Last week’s announcement about the new SEC Network was seen as a victory for each of the conference’s 14 schools. However, the prospect of a nine-game SEC football schedule is not the best news for some schools in the league.
Among those not in favor of a nine-game SEC schedule would likely be the Missouri Tigers. Mizzou struggled to a 5-7 record in 2012, its first season in the conference. That included a 2-6 mark in the conference, with wins over the Kentucky Wildcats and the Tennessee Volunteers.
When facing more formidable competition, head coach Gary Pinkel and his team struggled last season. Not only were the Tigers beaten on the scoreboard, they were literally beaten up all season, struggling with numerous injuries that limited some of the more talented players on the roster, including quarterback James Franklin and running back Henry Josey.
Missouri, at this time, is not among the best teams in the SEC; that much is obvious. Unless/until the Tigers can get to that point, there is no reason they would want to play a nine-game SEC schedule. Mizzou is currently in the SEC’s Eastern Division, meaning they have annual games against the Florida Gators, the Georgia Bulldogs, Kentucky, the South Carolina Gamecocks, Tennessee and the Vanderbilt Commodores. In addition to those six games, Mizzou faces two opponents from the Western Division of the conference. A third game against the West would be a lot to ask of the Tigers at this point.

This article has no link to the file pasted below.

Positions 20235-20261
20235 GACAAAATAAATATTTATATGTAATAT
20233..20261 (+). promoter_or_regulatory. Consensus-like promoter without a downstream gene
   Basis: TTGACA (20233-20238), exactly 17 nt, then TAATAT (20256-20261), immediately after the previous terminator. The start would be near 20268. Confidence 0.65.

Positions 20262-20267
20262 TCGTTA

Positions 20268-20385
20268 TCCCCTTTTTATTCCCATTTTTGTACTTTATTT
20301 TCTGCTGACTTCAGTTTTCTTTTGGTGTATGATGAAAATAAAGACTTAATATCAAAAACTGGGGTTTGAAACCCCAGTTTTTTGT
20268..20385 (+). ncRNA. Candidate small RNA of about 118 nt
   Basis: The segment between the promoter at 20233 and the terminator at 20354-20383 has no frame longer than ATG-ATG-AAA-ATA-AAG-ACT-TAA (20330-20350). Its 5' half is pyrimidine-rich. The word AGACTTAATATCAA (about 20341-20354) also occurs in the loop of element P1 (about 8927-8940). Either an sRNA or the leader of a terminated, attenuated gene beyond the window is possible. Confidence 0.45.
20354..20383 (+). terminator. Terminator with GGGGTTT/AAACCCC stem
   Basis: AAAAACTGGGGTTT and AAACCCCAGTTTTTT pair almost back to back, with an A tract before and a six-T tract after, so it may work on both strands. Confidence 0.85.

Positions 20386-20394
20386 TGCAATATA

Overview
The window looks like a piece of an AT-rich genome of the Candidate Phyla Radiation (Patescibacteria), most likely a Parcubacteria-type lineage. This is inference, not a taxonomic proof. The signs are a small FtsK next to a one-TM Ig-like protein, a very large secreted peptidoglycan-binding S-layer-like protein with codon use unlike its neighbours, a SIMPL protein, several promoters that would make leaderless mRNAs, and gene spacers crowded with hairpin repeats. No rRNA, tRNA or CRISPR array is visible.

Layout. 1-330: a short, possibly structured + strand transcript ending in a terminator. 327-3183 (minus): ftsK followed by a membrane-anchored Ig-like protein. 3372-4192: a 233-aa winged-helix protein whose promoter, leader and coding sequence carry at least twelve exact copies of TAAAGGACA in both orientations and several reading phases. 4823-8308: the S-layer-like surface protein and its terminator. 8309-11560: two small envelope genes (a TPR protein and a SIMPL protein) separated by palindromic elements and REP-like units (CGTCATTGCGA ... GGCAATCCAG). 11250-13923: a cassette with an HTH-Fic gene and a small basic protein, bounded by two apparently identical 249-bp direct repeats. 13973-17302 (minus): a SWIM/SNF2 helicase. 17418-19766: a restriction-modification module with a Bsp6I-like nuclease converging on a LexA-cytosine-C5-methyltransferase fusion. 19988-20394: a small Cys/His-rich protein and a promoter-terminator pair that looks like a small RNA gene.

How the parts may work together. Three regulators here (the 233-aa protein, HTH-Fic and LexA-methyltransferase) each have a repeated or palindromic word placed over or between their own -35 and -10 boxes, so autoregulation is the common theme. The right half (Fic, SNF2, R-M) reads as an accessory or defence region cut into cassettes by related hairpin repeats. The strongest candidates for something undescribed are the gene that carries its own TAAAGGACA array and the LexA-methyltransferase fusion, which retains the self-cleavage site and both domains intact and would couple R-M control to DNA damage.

If Missouri hopes to turn its fortunes, and hopes to return to a bowl game, a ninth conference game is not the way to go. For example, this season, Mizzou’s non-conference opponents are: Murray State, Toledo, Arkansas State and the Indiana Hoosiers. If the SEC had a nine-game conference schedule this year, Missouri would replace one of those opponents (probably Indiana) with the likes of the LSU Tigers or the Alabama Crimson Tide.
A nine-game schedule will be great for ESPN, and likely for the SEC, but it would not be good for the Missouri Tigers.